Ever since their inception, the general affiliation for vimeo has been “this service is like youtube but for professionals” and of course youtube was “this is where you put videos of your cats”.  A lot of years have passed since both companies’ launches and this blog will address the good, bad, and the ugly in terms of where you might choose to put your videos online.

First off, I have two Vimeo “Plus” accounts (one for my general video content and one for my stock footage stuff); these are annual subscription paid accounts.  I also have a Youtube channel for my stock footage content so people can find it through there.  Up until this summer, I wholeheartedly swore by Vimeo – then a big change happened.  All of my video downloads for my stock footage content (500+ video links) stopped working.  They were linked through my website for downloading ease and pulling from my paid Vimeo account.  This had been a fully functioning system for the downloads for more than a year and a half.  Vimeo called it a “bug” that was fixed.  This situation was not only an issue for me.  Many people on the Vimeo support forum were expressing how they were effected by this change.  I was forced to find another download hosting solution for my content and my faith in Vimeo was shaken.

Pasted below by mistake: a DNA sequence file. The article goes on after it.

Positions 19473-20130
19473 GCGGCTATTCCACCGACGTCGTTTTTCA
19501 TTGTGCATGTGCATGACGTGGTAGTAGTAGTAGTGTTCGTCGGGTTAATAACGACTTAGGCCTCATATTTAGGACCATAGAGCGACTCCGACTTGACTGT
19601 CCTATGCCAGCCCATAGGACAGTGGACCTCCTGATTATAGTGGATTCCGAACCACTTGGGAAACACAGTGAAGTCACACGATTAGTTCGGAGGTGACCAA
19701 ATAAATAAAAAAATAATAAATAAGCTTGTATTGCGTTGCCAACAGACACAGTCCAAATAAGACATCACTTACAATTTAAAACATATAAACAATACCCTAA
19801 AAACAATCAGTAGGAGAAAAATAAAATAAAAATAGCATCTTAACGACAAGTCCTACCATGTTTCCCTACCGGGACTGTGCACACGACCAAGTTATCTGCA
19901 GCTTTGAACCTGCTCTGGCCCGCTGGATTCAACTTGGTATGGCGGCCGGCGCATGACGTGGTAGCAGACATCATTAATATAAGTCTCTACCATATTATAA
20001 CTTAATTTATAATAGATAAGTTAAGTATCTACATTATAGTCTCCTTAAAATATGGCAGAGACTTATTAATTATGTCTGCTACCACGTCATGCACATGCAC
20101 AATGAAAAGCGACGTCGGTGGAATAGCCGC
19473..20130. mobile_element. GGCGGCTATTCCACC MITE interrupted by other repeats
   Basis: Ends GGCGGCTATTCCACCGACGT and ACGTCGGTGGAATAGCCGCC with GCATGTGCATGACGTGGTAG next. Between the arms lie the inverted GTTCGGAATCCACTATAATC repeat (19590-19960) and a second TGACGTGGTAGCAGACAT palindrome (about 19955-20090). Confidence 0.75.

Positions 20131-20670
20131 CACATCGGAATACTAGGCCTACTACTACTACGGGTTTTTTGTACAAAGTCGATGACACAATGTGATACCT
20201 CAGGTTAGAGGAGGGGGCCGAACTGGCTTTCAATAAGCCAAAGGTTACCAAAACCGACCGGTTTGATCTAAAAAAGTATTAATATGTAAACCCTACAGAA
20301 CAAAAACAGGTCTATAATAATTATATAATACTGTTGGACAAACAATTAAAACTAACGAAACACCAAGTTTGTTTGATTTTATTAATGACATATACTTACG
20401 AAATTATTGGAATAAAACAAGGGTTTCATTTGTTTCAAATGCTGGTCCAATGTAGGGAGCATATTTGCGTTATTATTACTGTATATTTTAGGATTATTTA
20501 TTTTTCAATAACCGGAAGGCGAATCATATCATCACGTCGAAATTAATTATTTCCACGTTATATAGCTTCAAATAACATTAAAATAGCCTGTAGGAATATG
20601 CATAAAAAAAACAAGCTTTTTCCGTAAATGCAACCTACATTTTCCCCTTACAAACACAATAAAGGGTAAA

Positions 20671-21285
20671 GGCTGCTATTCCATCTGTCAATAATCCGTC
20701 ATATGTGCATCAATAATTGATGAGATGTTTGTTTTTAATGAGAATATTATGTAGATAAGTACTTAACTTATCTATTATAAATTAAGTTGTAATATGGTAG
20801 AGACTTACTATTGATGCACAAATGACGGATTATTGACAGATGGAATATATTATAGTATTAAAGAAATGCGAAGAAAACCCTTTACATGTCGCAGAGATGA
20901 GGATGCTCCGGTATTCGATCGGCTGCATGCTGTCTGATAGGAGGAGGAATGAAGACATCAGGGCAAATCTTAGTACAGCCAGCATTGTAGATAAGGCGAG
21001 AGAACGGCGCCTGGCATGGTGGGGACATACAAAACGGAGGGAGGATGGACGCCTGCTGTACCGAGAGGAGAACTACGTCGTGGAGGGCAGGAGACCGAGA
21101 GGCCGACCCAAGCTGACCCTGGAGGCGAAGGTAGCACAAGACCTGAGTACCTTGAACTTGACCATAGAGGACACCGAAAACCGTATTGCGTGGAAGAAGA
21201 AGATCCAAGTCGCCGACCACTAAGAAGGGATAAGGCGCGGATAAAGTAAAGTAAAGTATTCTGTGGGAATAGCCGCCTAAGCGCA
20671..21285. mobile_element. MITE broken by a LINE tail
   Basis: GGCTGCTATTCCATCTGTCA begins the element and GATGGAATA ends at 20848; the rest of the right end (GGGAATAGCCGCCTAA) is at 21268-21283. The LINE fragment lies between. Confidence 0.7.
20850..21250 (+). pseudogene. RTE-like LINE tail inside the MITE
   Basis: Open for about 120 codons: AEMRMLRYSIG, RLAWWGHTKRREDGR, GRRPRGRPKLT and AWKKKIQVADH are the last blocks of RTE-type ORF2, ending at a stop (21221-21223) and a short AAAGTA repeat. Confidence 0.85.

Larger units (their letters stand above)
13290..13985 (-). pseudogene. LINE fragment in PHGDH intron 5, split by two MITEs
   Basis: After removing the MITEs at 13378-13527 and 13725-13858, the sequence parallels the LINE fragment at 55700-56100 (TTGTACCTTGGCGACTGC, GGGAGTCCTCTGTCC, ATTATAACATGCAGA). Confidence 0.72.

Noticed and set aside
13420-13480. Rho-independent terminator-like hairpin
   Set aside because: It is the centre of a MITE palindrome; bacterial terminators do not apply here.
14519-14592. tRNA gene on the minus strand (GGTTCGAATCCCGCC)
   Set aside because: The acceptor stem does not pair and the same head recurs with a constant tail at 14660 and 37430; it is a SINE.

That pretty well lays the groundwork for what comes next: A pros and cons breakdown for both hosting services.


Vimeo offers several video accounts – Free, “Plus“, and “Pro“.  Each service offers more features with each level of account you have.  If you want to have a clean looking, ad-free Vimeo account that people can visit – you can have that for free.  Customization of embed options, video information display, and advanced privacy options come with the paid accounts.  The pro account offers expanded customization that lets you set up a video page that looks like it is a part of website (or its own website) rather than part of video service website.

Vimeo Pros

  • Clean look to the website as a whole – regardless of what level of account
  • Password protection for videos on all account levels
  • HD uploads for resolutions up to 720p for free account  (500MB limit per week)
  • HD uploads for resolutions up to 1080p for paid accounts (5GB or 20GB per week for Plus/Pro accounts)
  • HD embedding for paid accounts
  • Original file download option (must be logged in to Vimeo)
  • Tip jars available for donations from viewers that support you or enjoy your video
  • Pay per view program options for monetizing your videos

Vimeo Cons

  • Very limited file upload system – No batches allowed
  • Free accounts not able to embed HD versions of videos into other websites (must go directly to Vimeo to see the video in HD)
  • Free accounts not able to have 1080p resolution
  • Free accounts not able to have private videos that are not viewable on Vimeo (remote embedding without being viewable on Vimeo)
  • Default resolution of HD uploads is 720p.  (user must do a second video conversion to have the video be 1080p)
  • Non-variable resolution options (video is either HD on – HD off without any resolution selection options)